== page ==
Sunday, November 20, 2022

Grand Canyon Traverse: Days 31-35

Day 31:

The Grand Canyon is the realm of the impossibility of what is possible. One needs a lifetime to understand the enormity of this place and what it has even gone through in the breadth of time. It is impossible, I know, yet to even scratch the surface, to even read the first page of the tome is breathtaking, special. One can easily hop into some of the most rugged mountain ranges in the States. The High Sierra, the Winds, the San Juan among others, and one with some decent level of experience can nearly place oneself there and perform superfluously without having a ‘feel’ for the place. One can drift in thought in these places. This is not a feasible method in the Grand Canyon. Being immersed in the Big Ditch there is no word for lost; one is simply misplaced, both in the physical and metaphysical. One has to be on point at every second. One must live thoroughly in action and intent in every second. In that sense, time is immemorial. Time simply stops. This giant paradox as you look at the scars of erosion over millions of years in the walls and layers of the Grand Canyon does not confuse the traveler. This paradox only makes you one with this immense place. To sum it up, this past month has been incomprehensible. Incomprehensible to what I have seen, experienced, and hiked through. I am at a loss for words. 

The past couple days have been a calm eddy. We woke up on our last day at the west end of the Grand Canyon 5 miles from Tassi Ranch, an arbitrary end point with the nearest access road to the Grand Canyon without crossing the Colorado River. We waited for the sun to rise to defrost our gear and then slowly walked to the ranch. We waited for our friend Li who was to pick us up. He was slightly delayed and we had to wait about 3.5 hours. However, funnily enough, with all our thoughts and obsessions about food and our gear the past week, we just laid around in a meditative state, really, just relaxing. He eventually arrived and we indulged in some snacks before the rugged 2 hour drive out to the interstate. After a meal and a resupply spree in St. George, we arrived at the North Rim at midnight. Immediately, we went to bed exhausted. The next day we did some laundry and had a hot shower, the first of each for the both of us in 24 days. After breakfast we got our permit arranged with the Backcountry Office to finish the stretch we missed from Rider Canyon to Nankoweap. Then, Katie and I said our goodbye to Li and began the process of shuttling cars for the last stretch. As the sun dropped behind the Kaibab Plateau we were at the Rider Canyon trailhead, ready to go.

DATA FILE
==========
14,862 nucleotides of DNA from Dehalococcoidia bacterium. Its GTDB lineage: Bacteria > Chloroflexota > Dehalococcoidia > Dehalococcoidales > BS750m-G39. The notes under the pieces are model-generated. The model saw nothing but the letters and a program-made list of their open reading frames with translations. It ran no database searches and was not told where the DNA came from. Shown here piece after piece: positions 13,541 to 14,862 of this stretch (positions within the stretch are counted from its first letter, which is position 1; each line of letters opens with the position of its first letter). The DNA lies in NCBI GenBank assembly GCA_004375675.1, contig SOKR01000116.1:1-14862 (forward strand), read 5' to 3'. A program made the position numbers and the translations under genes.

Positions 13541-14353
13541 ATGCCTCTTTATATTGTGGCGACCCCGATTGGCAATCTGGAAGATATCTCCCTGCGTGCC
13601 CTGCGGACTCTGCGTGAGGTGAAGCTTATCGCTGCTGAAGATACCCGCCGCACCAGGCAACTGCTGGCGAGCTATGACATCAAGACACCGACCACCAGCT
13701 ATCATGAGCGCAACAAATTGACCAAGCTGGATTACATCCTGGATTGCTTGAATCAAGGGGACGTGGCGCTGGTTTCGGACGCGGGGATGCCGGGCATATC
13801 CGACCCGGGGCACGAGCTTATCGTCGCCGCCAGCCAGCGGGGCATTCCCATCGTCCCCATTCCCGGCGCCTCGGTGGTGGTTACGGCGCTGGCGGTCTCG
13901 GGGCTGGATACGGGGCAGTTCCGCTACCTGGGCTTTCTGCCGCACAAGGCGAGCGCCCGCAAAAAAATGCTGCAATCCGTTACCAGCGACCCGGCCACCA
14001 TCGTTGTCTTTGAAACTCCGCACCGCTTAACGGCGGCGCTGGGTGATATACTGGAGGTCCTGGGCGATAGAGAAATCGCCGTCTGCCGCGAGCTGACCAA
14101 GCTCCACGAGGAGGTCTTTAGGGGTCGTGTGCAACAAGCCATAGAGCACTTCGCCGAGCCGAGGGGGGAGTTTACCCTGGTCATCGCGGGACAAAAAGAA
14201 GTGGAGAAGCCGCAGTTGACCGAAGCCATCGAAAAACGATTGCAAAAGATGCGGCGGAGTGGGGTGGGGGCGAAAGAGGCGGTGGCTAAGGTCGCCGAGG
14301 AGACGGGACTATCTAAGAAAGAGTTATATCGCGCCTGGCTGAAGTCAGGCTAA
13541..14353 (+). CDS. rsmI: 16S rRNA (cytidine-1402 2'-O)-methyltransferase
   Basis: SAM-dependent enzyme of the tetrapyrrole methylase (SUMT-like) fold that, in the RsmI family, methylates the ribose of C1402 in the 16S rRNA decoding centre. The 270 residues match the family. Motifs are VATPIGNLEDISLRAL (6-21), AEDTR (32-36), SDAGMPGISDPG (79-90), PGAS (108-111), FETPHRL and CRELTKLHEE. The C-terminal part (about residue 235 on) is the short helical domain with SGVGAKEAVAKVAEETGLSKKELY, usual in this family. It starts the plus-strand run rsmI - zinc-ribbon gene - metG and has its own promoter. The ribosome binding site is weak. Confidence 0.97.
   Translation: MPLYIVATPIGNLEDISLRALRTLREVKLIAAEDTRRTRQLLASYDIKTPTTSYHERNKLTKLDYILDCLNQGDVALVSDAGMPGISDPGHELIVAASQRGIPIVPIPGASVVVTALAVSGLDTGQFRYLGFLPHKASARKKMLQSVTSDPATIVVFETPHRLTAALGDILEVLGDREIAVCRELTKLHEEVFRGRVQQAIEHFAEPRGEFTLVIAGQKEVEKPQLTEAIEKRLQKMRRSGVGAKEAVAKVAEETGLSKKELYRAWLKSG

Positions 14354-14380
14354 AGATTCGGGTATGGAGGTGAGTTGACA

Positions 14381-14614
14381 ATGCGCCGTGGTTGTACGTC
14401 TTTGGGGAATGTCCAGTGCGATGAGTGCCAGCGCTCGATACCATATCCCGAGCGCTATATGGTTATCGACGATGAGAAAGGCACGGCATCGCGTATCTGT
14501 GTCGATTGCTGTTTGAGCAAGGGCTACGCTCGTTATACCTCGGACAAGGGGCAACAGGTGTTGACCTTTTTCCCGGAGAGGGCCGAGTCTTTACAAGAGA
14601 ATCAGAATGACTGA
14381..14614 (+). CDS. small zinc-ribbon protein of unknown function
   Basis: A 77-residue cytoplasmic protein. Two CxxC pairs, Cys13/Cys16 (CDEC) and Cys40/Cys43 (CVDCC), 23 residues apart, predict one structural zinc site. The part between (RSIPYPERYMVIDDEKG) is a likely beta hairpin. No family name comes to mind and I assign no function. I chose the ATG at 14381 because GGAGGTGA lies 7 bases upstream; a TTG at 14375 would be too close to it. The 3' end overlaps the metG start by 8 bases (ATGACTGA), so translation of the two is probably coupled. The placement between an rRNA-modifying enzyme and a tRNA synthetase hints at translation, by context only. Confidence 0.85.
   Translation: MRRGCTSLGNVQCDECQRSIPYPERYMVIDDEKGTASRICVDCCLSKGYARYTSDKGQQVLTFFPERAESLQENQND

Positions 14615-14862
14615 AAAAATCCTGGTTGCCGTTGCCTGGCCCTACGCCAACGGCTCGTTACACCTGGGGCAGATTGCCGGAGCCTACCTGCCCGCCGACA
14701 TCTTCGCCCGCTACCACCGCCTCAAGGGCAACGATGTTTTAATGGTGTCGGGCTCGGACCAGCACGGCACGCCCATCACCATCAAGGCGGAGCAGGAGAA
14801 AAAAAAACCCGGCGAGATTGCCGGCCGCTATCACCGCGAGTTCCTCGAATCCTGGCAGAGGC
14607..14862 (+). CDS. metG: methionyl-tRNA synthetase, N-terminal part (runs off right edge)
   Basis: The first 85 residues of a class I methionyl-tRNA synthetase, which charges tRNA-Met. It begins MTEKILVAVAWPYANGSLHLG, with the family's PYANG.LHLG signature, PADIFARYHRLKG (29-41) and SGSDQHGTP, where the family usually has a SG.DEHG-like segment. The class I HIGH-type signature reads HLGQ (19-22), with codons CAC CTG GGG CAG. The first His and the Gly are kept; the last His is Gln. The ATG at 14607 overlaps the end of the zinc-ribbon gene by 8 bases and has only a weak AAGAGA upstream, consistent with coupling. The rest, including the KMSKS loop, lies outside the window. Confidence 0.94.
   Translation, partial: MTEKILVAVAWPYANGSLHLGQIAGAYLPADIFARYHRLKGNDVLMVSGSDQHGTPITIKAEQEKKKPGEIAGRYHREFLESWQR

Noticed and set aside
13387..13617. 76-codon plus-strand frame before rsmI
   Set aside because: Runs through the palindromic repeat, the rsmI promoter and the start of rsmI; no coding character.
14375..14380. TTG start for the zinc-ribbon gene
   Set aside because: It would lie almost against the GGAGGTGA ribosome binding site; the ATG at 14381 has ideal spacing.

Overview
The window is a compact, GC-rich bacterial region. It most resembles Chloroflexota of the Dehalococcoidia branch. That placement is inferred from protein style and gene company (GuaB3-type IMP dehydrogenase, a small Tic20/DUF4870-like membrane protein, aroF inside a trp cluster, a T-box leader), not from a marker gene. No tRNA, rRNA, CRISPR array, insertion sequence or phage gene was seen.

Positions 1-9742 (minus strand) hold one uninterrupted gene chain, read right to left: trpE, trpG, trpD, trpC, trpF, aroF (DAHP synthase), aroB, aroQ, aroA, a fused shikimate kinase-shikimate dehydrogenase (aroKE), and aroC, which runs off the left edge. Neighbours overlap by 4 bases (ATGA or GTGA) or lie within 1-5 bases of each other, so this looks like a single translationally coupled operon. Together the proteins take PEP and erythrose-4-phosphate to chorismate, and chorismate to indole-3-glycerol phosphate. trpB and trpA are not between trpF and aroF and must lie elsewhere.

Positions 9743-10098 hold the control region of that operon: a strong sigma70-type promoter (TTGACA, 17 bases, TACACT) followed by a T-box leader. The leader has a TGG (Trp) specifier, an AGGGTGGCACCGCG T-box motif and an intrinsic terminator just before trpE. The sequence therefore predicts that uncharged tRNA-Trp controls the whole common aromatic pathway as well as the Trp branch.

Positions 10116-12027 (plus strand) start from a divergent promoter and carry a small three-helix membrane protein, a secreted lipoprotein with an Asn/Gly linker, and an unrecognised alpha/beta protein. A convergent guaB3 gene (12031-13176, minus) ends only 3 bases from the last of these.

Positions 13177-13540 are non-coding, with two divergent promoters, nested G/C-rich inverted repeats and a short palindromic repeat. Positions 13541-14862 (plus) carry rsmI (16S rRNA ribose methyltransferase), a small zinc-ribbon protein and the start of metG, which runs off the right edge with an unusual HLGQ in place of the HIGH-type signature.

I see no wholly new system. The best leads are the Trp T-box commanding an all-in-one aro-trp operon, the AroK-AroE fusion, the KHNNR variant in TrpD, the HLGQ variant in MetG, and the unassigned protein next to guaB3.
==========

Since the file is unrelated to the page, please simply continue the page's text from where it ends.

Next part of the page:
A little blurb for Li is in order. I held back tears in thanking him. Back in '13 while on the Vagabond Loop, I met Li on the North Rim at the exact same apartment. He housed me, made me delicious food, cranked out margaritas, and gave me a beer in a glass with the imprinting of the logo Vagabond Ale. Our friendship began then. Every time I have seen him since we chatter like long lost friends. I'll be honest, I do not think I hold up my end of the bargain in our friendship. I usually ring him when I am passing through. For this GCT adventure I wanted to be self-supported and did not reach out to Li until a week before we started on 9/27. Even then, I had not arranged for him to pick us up at Tassi Ranch. It wasn't until the night before our second go-around in the canyon that I spoke with him after countless of ideas had failed or just didn't work out. I finally asked him if he would be willing to pick us up at the western end of the Grand Canyon. He obliged me a quick answer of 'Sure, why not.' He ahs been so generous with his time, not only in hosting us too. Having him pick us up really felt fitting to me. He introduced me to the likes of Harvey Butchart and George Steck. He planted the seed in me long ago in '13 about the possibility of a Grand Canyon Traverse. Thank you Li. Thank you, my friend. 

Finally back at the Marble Canyon section. I had been waiting for this moment since I staggered out of Rider Canyon over a month ago with hypernatremia and heat exhaustion. I woke up on the hard ground cold. The morning was downright brisk. When there was enough light out we began the trek into Rider. Such a different feeling going down than when we came up. The potholes were brimming with fresh rainwater, the dirt compacted, and we had an aura of less trepidation, like we knew what to expect and what to do. I, personally, didn’t think too much about how I was the last time we were here. I felt so far removed and grown away from that experience. I have learned so much since then. I was glad to be walking back down that canyon with Katie to finish this big ol’ thing up!